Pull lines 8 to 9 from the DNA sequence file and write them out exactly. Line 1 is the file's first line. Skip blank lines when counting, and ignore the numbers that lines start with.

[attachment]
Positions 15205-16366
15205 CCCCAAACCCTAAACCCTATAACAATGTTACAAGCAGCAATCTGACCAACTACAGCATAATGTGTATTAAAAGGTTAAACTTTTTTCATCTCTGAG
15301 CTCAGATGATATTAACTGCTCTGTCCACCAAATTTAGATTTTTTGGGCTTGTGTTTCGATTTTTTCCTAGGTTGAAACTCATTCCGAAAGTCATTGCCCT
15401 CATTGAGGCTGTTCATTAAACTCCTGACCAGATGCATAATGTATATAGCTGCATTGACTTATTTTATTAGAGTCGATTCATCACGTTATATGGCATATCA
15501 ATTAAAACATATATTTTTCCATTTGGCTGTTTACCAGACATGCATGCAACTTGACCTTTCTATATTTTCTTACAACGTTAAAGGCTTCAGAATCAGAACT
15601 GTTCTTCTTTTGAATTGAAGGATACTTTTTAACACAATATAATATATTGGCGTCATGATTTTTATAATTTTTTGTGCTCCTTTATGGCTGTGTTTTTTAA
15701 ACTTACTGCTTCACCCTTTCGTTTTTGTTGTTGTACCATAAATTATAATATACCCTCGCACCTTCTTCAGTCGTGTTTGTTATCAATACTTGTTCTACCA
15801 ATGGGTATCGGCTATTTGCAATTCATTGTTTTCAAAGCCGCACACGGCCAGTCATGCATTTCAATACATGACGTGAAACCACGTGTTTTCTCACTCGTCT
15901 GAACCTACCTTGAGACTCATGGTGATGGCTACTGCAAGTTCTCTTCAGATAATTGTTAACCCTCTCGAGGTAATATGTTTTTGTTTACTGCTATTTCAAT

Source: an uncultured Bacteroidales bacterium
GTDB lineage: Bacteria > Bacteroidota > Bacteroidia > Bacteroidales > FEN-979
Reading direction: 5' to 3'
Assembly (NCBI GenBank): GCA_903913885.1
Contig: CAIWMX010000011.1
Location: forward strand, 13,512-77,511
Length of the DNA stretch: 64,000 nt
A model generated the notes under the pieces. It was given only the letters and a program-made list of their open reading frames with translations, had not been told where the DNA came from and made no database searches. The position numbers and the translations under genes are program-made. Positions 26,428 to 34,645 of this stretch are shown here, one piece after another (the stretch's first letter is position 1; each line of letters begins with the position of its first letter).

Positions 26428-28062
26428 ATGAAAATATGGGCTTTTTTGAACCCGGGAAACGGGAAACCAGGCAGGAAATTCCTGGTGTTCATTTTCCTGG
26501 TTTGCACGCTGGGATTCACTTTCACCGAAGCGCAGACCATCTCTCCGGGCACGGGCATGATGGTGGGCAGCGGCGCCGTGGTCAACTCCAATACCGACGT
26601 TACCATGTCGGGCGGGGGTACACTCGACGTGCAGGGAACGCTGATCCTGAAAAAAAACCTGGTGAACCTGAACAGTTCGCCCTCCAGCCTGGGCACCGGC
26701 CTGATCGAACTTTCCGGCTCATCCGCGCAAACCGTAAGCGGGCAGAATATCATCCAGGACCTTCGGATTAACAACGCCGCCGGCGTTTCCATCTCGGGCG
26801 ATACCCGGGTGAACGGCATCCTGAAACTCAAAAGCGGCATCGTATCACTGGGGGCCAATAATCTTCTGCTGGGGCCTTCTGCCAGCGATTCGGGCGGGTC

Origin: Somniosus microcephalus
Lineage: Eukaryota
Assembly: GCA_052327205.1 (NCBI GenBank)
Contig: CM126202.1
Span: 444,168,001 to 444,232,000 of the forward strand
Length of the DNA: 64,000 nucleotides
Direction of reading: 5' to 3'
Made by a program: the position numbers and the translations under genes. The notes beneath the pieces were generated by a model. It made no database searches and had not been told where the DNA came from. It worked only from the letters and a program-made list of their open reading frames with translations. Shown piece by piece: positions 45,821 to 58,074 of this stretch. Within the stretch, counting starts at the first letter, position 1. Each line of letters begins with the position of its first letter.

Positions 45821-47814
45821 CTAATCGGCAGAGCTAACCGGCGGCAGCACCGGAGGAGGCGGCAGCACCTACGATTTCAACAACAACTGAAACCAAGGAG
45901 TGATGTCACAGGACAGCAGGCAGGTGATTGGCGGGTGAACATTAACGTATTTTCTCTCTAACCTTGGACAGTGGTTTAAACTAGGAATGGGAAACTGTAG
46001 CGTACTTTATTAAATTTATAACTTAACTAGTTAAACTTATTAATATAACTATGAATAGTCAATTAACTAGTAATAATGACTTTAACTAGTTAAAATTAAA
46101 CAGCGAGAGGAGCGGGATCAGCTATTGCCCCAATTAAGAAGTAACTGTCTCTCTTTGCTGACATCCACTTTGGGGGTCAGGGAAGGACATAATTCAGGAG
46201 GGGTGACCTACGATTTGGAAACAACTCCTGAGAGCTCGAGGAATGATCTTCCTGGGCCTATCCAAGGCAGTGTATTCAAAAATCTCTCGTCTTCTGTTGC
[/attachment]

15801 ATGGGTATCGGCTATTTGCAATTCATTGTTTTCAAAGCCGCACACGGCCAGTCATGCATTTCAATACATGACGTGAAACCACGTGTTTTCTCACTCGTCT
15901 GAACCTACCTTGAGACTCATGGTGATGGCTACTGCAAGTTCTCTTCAGATAATTGTTAACCCTCTCGAGGTAATATGTTTTTGTTTACTGCTATTTCAAT